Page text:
Shifting your Perspective when Facing A Crisis: Taking the Power Back

Over the past few weeks since the outbreak of the Coronavirus, fear and anxiety have been on a high. Our social media and the news have been flooded with stories related to the Coronavirus, and how ‘grim’ the situation is, which only contributed to its sharp incline.

Otherwise, rational people act erratically and irrationally by stockpiling non-essential items such as toilet paper, even if it means risking infection by standing in queues for hours.

The high levels of fear and anxiety that people have been experiencing are directly caused by the uncertainty associated with the virus and the potential effects it could have on our livelihoods.

The fact that uncertainty can cause fear, panic, and anxiety is because at the root the need for certainty is based on the need to feel in control. When we are unsure of what our future looks like when we are unsure of how long we will be in lockdown, it highlights the lack of control we have over our lives which gives rise to fear and anxiety.

But it’s important to understand what the need for control is. We human beings are never in complete control of our lives; it is instead the sense of control that gives us peace of mind. This virus is a perfect example. Before its breakout, I am sure many of you would say that you were in control of your life and might even have had plans for Easter, or some goals you wanted to achieve. But everything changed in a moment and proved that we are not in complete control. Yes, this might be a very rare happening, but everyday people have plans for ‘tomorrow’ yet don’t make it to ‘tomorrow’.

This is not to paint a grim picture of life, but to make us understand that there will always be things outside of our control, making peace with this fact will allow you to become more grateful and mindful of the moment.

We are all familiar with this principle of faith, religious principles and practices are built on it.

Another important point is that this false control doesn’t mean we shouldn’t plan and that we can’t shape our future. This is where the important principle of faith comes in.

If you think it is restricted only to religion, then you are mistaken. This is the main principle on which our ability to plan is based on. When we put our heads down at night, we have faith that we are going to wake up the next day. When we get ready and commute to work, we have faith we will get safely to our destination. Any form of planning involves this construct of faith. We don’t question whether we will make it to work safely, whether we will wake up tomorrow, whether the sun will rise or whether we will see our next birthday. We make plans for the weekend, the holidays, for our future. Unless our idea of ‘normal life’ gets shaken up by some event, such as an accident, unexpected death, an unplanned pregnancy, and as in the current case – a global pandemic like the Coronavirus.

But it is in these times that we use our ability to adapt to the change and once again have faith that the new course of plans we have will work out.

Now that you understand the importance faith plays in our lives, I would like to share three ways to look at the current challenge that will increase your belief and faith that everything will work out.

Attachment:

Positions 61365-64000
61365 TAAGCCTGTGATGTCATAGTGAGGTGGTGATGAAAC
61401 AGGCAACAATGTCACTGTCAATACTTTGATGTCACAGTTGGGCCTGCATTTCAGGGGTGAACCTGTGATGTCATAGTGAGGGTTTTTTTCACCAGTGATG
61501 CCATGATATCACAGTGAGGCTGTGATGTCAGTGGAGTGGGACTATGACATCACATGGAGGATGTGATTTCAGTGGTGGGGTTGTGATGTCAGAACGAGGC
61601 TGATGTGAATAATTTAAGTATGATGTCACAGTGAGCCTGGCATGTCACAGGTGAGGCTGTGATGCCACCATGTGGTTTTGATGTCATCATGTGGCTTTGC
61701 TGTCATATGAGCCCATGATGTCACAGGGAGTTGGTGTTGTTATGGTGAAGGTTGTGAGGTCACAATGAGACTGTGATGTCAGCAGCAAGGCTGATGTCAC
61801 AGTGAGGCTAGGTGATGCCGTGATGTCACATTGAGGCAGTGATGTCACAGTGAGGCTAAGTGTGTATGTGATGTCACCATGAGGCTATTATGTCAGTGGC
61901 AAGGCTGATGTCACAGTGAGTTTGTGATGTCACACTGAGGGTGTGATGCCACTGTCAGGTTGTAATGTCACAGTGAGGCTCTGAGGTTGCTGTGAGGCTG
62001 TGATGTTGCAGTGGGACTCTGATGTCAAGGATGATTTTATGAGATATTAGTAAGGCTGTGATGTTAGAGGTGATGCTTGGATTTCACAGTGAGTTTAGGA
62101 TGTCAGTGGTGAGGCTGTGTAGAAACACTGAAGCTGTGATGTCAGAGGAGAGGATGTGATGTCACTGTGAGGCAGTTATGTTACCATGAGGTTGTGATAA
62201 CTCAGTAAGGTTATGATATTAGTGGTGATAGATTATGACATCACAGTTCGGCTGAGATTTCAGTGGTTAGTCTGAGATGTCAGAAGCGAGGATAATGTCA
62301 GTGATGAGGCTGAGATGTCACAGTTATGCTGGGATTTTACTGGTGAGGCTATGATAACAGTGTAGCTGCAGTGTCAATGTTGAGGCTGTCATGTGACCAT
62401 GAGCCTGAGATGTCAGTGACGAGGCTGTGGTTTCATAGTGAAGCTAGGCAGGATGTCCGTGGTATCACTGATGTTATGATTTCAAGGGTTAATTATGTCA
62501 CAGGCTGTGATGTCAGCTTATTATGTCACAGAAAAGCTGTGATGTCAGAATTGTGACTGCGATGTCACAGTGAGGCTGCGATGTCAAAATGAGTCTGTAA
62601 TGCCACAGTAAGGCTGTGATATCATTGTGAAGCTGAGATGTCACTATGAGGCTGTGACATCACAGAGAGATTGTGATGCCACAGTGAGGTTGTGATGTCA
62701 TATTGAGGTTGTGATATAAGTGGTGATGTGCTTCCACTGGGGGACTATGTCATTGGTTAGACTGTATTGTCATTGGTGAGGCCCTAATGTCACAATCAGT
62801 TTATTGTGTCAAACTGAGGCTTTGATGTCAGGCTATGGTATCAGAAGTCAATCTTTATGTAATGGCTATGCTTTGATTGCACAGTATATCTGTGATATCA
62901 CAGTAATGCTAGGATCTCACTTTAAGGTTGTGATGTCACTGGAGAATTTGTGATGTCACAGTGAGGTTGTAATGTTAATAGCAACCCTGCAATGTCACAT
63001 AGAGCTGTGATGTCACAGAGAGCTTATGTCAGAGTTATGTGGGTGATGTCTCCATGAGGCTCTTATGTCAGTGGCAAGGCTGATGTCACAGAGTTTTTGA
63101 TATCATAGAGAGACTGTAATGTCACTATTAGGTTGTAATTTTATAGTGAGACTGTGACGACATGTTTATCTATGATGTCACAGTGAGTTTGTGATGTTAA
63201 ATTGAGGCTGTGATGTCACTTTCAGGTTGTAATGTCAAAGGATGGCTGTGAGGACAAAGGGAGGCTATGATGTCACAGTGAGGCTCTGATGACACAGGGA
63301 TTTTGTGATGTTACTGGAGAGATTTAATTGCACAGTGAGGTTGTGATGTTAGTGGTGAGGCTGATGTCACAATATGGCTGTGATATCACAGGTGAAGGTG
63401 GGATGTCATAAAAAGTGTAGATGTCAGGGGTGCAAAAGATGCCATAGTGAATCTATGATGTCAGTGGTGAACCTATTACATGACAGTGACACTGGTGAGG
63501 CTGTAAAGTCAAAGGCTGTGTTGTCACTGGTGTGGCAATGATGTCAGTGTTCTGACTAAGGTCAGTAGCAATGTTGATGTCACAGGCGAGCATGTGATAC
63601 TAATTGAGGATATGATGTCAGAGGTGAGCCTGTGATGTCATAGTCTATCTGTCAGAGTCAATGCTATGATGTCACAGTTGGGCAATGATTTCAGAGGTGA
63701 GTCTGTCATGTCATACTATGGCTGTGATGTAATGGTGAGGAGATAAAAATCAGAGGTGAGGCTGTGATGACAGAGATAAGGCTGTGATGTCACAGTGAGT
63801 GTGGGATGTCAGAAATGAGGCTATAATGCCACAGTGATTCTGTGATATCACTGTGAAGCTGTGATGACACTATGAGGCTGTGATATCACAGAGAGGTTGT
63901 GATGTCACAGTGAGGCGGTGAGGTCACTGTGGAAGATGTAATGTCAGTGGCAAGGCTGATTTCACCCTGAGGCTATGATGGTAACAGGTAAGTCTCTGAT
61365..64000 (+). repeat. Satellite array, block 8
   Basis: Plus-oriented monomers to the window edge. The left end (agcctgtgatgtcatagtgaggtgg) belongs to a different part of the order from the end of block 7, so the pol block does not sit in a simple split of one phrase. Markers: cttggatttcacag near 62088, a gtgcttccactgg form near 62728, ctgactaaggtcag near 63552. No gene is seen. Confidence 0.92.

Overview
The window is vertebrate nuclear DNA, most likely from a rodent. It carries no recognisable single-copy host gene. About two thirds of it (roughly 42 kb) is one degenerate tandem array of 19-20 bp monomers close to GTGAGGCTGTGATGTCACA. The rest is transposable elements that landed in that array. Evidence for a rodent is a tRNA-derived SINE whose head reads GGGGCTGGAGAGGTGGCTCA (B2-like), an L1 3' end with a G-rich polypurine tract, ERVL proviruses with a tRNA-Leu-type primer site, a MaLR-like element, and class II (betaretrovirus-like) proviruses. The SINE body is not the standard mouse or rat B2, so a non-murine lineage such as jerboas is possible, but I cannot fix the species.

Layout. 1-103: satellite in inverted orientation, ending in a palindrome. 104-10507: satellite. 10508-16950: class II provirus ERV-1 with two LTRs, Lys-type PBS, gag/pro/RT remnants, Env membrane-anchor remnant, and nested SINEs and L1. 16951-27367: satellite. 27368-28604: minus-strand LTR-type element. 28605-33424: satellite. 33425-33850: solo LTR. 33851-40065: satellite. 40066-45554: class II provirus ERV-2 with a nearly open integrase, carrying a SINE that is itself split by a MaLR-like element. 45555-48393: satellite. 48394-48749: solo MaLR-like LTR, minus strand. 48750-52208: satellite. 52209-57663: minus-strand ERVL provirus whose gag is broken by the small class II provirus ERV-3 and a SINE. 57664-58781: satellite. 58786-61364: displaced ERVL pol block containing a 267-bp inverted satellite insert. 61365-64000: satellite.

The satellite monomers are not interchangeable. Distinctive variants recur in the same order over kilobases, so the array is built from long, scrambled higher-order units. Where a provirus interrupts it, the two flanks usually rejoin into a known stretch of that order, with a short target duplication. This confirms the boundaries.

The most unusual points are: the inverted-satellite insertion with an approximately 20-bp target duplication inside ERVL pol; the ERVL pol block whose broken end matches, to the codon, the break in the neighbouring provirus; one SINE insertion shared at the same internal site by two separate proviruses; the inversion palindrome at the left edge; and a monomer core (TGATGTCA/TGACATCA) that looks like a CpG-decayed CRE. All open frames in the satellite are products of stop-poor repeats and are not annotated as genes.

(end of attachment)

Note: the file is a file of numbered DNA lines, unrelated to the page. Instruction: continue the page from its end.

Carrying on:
Dream big and show the world what a life of possibility looks like.

1. Challenges are Part of Human Life.

I am yet to meet a person who hasn’t faced any form of challenges. Challenges come in different forms, such as failing a test, quitting a job and starting a business, or deciding to be a great hands-on parent while working two jobs to support your kids.

Whatever the challenge you faced, you have made it through it. Even though things seemed really tough at the moment, and you didn’t know how you would make it through – but you did.

So a great way to develop greater faith is to look back at the trying and challenging times that you faced, and recall the thoughts and emotions you had. Yes, you survived challenging times before and you will again.

2. Be in harmony with the principles of nature.

There are seasons in life, sometimes instead of fighting the season, you are in, start living in harmony with it and preparing for the next season.

If your boat is beached because the tide is out, you can either complain and tire yourself out by trying to get the boat out to sea – or you can be ‘wise’ enough to have faith that the tide will come back, and therefore start cleaning and preparing your boat for your journey.

3. What if this crisis was your cocoon? Think of the caterpillar. I don’t think if a caterpillar was given the freedom of choice we human beings enjoy that it would want to go into the dark cocoon. It could think to itself that I am happy with the way life is and start becoming fearful of what could be on the other side. What if our ability to choose, analyse and plan is causing us to be fearful of going into our cocoon and transforming into something beautiful. Yes, this might be a challenging time that you are facing, yes, your life might not ever go back to ‘normal’. But what if you embraced this challenging time, found the opportunities to grow and emerge on the other side way better than you could’ve thought. Remember that adopting a grim and pessimistic view won’t allow you to thrive, because you will be stuck in survival mode. Therefore, I encourage you to find the opportunity and take a view that empowers you to plant the seeds that will allow you to thrive.

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